Australian Government launches online register of small business payment times

Australian Government launches online register of small business payment times
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How to stay compliant, accountable and protect your business reputation.

A new age of public accountability for procurement compliance and payment terms has begun as the Australian Federal Government launches the Payment Times Reports Register (PTRR).

The Register is the reporting tool of the Payment Times Reporting Scheme (PTRS). The Scheme commenced on 1 January 2021 to reduce payment times for small and medium enterprises from big business. The Australian Small Business and Family Enterprise Ombudsman (ASBFEO) estimates 53% of small business invoices get paid an average of 23 days late - adding up to an estimated $115 billion in late payments.

Minister for Employment, Workforce, Skills, Small and Family Business, Stuart Robert, said the free online register brings accountability and transparency to payment practices that enable small businesses to make informed decisions about who they do business with.

“As a former business owner-operator myself, I understand the vital importance of cash flow for small businesses. The Payment Times Reports Register will empower small businesses with the ability to see who is paying on time and who isn’t,” Minister Robert said.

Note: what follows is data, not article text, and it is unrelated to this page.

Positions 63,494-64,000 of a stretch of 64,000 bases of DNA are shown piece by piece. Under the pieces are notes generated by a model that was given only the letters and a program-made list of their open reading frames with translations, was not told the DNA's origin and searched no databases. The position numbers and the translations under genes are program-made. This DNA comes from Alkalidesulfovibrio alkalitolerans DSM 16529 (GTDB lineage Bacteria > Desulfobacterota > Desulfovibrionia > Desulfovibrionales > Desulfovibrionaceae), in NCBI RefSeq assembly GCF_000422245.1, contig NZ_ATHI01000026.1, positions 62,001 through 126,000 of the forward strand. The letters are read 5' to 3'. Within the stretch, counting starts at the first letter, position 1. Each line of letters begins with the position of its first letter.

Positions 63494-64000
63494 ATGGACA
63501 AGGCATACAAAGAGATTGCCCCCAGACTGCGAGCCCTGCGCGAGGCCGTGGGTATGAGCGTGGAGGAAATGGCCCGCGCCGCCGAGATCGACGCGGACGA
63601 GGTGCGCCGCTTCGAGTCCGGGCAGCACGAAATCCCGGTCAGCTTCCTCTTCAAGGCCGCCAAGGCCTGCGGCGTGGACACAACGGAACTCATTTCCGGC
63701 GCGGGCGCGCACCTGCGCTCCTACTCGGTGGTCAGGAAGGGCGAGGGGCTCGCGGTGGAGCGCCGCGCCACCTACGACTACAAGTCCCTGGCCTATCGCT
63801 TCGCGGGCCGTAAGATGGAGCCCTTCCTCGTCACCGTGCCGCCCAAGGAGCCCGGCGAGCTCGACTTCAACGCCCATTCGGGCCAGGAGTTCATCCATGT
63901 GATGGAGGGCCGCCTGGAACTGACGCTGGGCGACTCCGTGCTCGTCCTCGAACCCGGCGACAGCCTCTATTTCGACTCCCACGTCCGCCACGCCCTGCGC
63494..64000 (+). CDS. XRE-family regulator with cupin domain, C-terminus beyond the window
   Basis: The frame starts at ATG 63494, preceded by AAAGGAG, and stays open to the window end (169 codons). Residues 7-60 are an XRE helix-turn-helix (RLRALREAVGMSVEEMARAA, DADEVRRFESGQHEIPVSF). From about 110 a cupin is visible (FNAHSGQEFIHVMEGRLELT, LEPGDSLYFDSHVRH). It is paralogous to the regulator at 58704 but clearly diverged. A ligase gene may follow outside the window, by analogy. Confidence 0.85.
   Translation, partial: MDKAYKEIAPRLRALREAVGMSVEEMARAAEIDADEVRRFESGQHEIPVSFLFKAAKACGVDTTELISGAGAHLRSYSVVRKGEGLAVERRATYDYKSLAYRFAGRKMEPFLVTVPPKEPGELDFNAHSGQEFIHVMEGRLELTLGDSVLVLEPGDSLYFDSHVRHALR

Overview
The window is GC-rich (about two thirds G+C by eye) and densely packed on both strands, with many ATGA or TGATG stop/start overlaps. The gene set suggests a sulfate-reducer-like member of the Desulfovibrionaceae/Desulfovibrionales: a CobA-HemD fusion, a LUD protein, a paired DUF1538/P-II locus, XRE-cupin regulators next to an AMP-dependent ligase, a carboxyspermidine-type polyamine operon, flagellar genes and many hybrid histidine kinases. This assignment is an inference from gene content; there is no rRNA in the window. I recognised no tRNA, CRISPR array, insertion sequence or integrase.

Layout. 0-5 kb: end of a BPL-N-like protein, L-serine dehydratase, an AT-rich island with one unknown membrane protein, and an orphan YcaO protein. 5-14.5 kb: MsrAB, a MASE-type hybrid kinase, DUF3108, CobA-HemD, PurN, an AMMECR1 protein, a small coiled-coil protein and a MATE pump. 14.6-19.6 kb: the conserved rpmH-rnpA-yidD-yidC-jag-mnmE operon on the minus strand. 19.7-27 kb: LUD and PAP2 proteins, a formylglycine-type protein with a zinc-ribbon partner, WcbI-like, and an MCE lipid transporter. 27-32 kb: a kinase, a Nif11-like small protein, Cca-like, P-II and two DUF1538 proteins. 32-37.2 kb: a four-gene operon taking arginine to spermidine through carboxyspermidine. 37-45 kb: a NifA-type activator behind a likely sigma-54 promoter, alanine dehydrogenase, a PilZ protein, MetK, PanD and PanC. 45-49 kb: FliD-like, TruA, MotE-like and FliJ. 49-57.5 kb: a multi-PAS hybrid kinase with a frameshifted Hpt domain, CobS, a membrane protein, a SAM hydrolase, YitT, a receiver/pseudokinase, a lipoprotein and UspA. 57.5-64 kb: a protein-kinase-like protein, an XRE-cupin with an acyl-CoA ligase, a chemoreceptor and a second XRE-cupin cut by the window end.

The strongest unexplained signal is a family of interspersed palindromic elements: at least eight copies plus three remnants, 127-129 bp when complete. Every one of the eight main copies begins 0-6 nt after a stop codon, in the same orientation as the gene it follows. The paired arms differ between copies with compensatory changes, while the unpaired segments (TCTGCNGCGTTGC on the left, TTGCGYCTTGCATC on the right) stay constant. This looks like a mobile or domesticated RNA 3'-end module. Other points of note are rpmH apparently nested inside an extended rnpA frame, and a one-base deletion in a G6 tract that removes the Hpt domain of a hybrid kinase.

“We know when small businesses have confidence they’ll be paid on time there are wider economic benefits helping businesses to grow, invest and employ more Australians.” 

What’s on the register?

Available online as a free, read-only spreadsheet, the register lists entity details including business names, ABN/ACNs, and parent companies.

Data for each 6-month reporting period includes:

  • standard payment terms for small business suppliers
  • shortest and longest standard payment terms offered to small businesses
  • total small business invoices paid in less than 20 calendar days, 21-30 days, 31-60 days, 61-90 days, 91-120 days, and over 120 days
  • total value of small business invoices paid over the above periods
  • total value of procurement from small business suppliers
  • details of any practices (including tenders) and subscription or membership fees small businesses pay to become a supplier and/or to issue invoices
  • supply chain finance arrangements - total value of procurement, use of arrangements, and benefits for the reporting entity (including commissions)

Time to get your supplier spend house in order

Co-founder and CEO of Robobai, Julian Harris, agrees that the Register is a positive move for Australian small business cash flow - but warns eligible larger businesses that the onus is on them to get their procurement and payment house in order.

“It’s the entity’s responsibility to provide accurate and complete data for each reporting period,” he said.

“To do that, you need to have complete visibility of the small and medium businesses in your supply chain - and ensure your payment terms are reported accurately to comply with the legislation that backs the Scheme.”

The first reporting period results are in:

  • eligible reporting entities - over 75% have small business suppliers
  • average payment terms offered to small businesses = 37.27 days
  • industry average - invoices paid within 20 days = 44%
  • industry average - Invoices paid after 90 days or more = 3%
  • manufacturing offers the longest average standard payment terms = 48.62 days
  • public Administration and Safety offers the shortest payment terms = 24.06 days

AI-powered reporting to reduce non-compliance risks

For enterprises and organizations considering a procurement system makeover - the time is now to ensure that reporting is accurate, timely, and accurately reflects contract terms and payment times.